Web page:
S3 Table. Assessment of a CPG for treating acute cholecystitis with AGREE II (by the Russian Society of Surgeons).
S4 Table. Assessment of a CPG for treating acute cholecystitis with AGREE II (by the Russian Society of Emergency Medicine).
S5 Table. Comparison of the assessment of two CPGs for treating acute cholecystitis with AGREE II.
S6 Table. Assessment of CPG for treating cholelithiasis with AGREE II.
S7 Table. Assessment of CPG for treating acute pancreatitis with AGREE II.
S8 Table. Assessment of CPG for treating chronic pancreatitis with AGREE II.
S9 Table. Total sum of assessment for all CPGs with AGREE II.
S10 Table. Authors’ assessment of CPG for treating acute cholangitis with AGREE II.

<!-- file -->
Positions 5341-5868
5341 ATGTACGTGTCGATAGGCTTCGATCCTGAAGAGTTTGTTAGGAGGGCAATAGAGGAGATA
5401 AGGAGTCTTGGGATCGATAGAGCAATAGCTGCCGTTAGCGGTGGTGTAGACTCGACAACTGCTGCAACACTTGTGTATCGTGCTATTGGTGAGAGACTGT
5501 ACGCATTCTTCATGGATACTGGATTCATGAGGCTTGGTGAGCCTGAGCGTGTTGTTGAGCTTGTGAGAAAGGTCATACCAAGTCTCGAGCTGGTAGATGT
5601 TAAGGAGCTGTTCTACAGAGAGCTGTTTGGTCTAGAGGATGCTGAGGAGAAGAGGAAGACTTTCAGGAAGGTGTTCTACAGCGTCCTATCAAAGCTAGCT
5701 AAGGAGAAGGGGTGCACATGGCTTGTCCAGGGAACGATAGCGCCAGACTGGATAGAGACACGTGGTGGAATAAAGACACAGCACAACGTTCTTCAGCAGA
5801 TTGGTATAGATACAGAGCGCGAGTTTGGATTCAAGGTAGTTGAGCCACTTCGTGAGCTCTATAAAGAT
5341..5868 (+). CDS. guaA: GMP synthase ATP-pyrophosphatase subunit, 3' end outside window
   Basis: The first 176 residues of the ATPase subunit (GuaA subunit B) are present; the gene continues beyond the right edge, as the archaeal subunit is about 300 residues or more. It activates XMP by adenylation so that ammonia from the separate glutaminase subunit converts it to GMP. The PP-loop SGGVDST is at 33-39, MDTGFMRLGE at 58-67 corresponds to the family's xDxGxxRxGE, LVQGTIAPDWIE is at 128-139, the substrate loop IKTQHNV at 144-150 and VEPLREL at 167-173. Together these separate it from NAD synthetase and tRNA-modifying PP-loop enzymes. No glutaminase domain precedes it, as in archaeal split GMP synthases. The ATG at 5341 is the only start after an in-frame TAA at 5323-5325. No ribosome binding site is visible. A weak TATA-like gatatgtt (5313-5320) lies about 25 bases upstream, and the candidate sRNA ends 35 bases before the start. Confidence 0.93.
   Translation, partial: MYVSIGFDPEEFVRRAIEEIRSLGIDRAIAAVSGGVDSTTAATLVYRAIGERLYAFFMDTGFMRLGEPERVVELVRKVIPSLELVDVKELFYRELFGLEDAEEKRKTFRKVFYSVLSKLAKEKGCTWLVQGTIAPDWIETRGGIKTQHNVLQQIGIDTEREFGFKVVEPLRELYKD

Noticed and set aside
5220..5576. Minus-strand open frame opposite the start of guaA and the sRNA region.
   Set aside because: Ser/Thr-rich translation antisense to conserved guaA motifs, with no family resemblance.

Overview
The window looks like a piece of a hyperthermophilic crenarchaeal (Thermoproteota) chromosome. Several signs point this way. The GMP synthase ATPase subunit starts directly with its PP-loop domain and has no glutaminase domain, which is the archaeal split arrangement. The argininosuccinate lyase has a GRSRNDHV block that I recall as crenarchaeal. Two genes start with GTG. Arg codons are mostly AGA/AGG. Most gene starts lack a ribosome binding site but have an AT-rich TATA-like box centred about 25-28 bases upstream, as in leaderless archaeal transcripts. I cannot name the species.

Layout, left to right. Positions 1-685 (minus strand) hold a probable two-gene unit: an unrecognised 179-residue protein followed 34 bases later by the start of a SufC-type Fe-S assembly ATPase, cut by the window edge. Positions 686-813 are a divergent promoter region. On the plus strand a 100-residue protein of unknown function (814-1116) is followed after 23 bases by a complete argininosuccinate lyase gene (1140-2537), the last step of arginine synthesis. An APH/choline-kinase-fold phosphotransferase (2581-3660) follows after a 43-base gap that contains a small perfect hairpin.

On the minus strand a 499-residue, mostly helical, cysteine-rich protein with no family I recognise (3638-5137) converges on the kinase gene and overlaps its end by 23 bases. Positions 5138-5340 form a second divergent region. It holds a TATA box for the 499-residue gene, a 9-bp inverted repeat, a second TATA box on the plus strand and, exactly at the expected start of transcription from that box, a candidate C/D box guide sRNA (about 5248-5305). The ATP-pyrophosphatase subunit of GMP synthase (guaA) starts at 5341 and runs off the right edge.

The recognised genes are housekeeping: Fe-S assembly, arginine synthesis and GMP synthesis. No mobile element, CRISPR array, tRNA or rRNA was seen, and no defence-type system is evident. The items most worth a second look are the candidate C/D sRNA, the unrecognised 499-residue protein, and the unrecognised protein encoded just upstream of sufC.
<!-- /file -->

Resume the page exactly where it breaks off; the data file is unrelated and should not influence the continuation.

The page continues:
S11 Table. Authors’ assessment of a CPG for treating acute cholecystitis with AGREE II (by the Russian Society of Surgeons).
S12 Table. Authors’ assessment of a CPG for treating acute cholecystitis with AGREE II (by the Russian Society of Emergency Medicine).
S13 Table. Authors’ comparison of the assessment of two CPGs for treating acute cholecystitis with AGREE II.
S14 Table. Authors’ assessment of CPG for treating cholelithiasis with AGREE II.
S15 Table. Authors assessment of CPG for treating acute pancreatitis with AGREE II.
S16 Table. Authors’ assessment of CPG for treating chronic pancreatitis with AGREE II.
This project was developed partly according to the Russian Government Program of Competitive Growth of Kazan Federal University
The authors would like to acknowledge support and assistance of Professor L.E. Slavin, Professor L.V. Kim, Dr. G.I. Kuznetsov, Assoc.Professor I.Z. Weissbein.